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David Ford, History EditorTours > Ancient York

Monk Bar
At the northern end of Goodramgate
by David Nash Ford BA, Editor, History on Britannia

The loftiest and strongest of York's medieval gateways, Monk Bar was erected in about 1330 to replace a previous city entrance on the site of an original Roman Monk Bar, YorkGate. The clergy appear to have complained about a main road crossing the Minster Close, so this self-contained little fortress was built further to the south-east. The upper storey was added in the 15th century. The barbican has gone, but an interesting surviving feature is the external gallery complete with 'murder-holes'.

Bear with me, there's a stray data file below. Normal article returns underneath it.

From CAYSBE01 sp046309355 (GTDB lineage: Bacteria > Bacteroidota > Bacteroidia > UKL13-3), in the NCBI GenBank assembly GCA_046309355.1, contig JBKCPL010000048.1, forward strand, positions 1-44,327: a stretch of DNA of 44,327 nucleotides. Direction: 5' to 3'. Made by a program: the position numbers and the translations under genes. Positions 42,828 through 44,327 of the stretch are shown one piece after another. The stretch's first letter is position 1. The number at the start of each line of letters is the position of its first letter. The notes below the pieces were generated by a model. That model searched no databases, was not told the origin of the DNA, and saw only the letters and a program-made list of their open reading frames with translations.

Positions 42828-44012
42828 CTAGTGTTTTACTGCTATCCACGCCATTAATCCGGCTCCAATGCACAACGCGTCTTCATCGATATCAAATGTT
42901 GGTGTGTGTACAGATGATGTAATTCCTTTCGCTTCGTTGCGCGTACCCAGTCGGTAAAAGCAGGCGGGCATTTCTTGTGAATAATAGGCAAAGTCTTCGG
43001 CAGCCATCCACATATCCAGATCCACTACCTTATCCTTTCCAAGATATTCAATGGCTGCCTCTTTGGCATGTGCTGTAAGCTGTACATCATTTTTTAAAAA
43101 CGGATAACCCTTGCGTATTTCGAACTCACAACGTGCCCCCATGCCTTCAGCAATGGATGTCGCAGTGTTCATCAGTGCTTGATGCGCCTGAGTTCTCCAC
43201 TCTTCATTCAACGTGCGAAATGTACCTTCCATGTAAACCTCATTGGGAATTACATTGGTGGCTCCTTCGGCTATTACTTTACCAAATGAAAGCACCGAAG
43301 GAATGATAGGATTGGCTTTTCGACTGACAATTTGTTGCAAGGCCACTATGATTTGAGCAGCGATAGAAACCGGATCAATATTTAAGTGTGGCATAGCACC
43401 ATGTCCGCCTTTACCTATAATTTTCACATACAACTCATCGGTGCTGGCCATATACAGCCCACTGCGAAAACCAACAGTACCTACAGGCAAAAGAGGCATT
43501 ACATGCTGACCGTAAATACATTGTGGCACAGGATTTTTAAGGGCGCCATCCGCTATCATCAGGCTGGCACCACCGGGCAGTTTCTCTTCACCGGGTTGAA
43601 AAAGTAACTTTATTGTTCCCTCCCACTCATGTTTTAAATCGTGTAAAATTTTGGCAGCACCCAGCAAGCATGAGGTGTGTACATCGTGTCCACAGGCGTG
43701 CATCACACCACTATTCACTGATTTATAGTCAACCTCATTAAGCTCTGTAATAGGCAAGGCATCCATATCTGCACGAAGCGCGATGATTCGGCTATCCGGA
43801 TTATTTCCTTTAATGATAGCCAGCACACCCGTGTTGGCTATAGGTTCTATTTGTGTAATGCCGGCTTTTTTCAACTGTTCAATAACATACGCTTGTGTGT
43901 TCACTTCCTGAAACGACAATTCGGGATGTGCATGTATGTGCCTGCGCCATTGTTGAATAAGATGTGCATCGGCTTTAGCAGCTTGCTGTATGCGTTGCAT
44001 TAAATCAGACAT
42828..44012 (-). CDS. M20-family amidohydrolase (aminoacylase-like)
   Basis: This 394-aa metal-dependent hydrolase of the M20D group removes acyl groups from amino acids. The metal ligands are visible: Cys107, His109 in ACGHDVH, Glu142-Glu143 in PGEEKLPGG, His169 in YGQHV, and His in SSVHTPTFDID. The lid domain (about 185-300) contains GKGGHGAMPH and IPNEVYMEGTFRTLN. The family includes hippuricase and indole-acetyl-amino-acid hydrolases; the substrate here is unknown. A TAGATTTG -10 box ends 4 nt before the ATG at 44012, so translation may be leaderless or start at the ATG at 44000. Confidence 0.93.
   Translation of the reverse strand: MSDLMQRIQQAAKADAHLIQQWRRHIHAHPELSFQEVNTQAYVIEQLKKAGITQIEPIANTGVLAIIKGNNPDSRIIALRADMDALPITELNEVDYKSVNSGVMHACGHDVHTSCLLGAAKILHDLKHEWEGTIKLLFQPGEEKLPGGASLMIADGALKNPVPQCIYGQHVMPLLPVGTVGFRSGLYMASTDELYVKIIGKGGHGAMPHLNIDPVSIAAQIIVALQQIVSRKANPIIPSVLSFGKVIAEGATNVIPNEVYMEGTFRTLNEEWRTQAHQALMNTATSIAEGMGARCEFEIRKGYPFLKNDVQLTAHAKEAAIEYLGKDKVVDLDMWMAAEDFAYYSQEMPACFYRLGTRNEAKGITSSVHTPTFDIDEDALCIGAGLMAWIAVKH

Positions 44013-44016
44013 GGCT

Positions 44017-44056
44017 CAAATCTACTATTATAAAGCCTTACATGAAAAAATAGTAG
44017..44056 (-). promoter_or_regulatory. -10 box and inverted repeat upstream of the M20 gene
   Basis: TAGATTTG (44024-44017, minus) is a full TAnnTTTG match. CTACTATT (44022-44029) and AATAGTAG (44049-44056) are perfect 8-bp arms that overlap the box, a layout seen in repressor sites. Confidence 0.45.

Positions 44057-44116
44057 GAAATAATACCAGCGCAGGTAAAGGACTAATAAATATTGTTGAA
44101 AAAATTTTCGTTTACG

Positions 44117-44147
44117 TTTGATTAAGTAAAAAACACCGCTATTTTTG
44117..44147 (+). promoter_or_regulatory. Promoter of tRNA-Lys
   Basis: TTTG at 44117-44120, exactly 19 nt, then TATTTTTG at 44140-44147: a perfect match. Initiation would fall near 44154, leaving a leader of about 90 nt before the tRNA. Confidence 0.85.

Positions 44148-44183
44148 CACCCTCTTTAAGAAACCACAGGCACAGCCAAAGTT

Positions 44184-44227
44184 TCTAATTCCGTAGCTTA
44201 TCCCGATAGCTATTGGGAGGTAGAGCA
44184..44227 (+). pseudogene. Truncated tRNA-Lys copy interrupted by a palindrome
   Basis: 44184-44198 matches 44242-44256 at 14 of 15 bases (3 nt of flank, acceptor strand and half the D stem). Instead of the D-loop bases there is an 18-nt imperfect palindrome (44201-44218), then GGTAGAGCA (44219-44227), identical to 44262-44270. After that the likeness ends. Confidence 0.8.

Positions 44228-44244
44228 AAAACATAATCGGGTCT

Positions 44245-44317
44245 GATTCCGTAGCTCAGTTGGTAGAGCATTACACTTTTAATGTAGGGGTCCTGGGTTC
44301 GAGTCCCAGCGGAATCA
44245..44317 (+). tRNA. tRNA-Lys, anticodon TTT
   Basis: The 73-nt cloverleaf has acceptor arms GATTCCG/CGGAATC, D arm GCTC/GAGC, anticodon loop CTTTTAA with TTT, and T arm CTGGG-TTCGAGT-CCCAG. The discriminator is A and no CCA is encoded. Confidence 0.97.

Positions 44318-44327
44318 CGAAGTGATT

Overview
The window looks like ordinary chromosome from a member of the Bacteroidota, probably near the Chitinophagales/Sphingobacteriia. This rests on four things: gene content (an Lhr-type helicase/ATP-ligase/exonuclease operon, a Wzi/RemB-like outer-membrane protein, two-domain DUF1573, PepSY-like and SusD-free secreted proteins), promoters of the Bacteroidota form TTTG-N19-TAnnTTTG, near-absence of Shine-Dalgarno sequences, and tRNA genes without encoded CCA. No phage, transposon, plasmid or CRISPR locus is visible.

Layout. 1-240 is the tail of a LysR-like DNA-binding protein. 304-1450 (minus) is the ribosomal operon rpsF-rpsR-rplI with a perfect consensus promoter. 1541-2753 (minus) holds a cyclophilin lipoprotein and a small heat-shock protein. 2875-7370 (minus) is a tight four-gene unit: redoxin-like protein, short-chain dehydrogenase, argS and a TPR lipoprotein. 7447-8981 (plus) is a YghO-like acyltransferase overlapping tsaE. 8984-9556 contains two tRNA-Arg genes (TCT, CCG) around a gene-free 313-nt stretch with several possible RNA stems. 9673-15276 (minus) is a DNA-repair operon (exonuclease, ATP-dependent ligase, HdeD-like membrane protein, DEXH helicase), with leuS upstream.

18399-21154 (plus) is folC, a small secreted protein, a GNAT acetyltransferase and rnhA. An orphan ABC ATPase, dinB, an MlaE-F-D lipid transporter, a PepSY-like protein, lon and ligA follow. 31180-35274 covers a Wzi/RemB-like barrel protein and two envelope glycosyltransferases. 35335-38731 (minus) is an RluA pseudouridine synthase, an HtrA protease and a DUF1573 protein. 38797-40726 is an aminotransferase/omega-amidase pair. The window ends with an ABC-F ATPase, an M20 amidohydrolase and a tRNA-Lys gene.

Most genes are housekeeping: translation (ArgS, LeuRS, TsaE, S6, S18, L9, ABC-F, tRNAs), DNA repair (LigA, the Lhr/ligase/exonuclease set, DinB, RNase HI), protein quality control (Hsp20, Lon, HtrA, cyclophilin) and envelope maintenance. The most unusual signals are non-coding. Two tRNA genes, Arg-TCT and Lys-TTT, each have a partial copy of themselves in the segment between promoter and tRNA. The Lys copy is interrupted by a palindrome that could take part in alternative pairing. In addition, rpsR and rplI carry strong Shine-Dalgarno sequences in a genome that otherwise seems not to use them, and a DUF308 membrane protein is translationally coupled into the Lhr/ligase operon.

Today the gate houses a small museum tracing the life of the popular Yorkist, King Richard III and run by the Richard III Society. There is particular emphasis on an examination of his supposed involvement in the murder of the 'Princes in the Tower'. You can also see the old portcullis in full working order and the turret room prison cells used for recusant Catholics and mutinous apprentices in the 16th century.

Next Stop: Goodramgate



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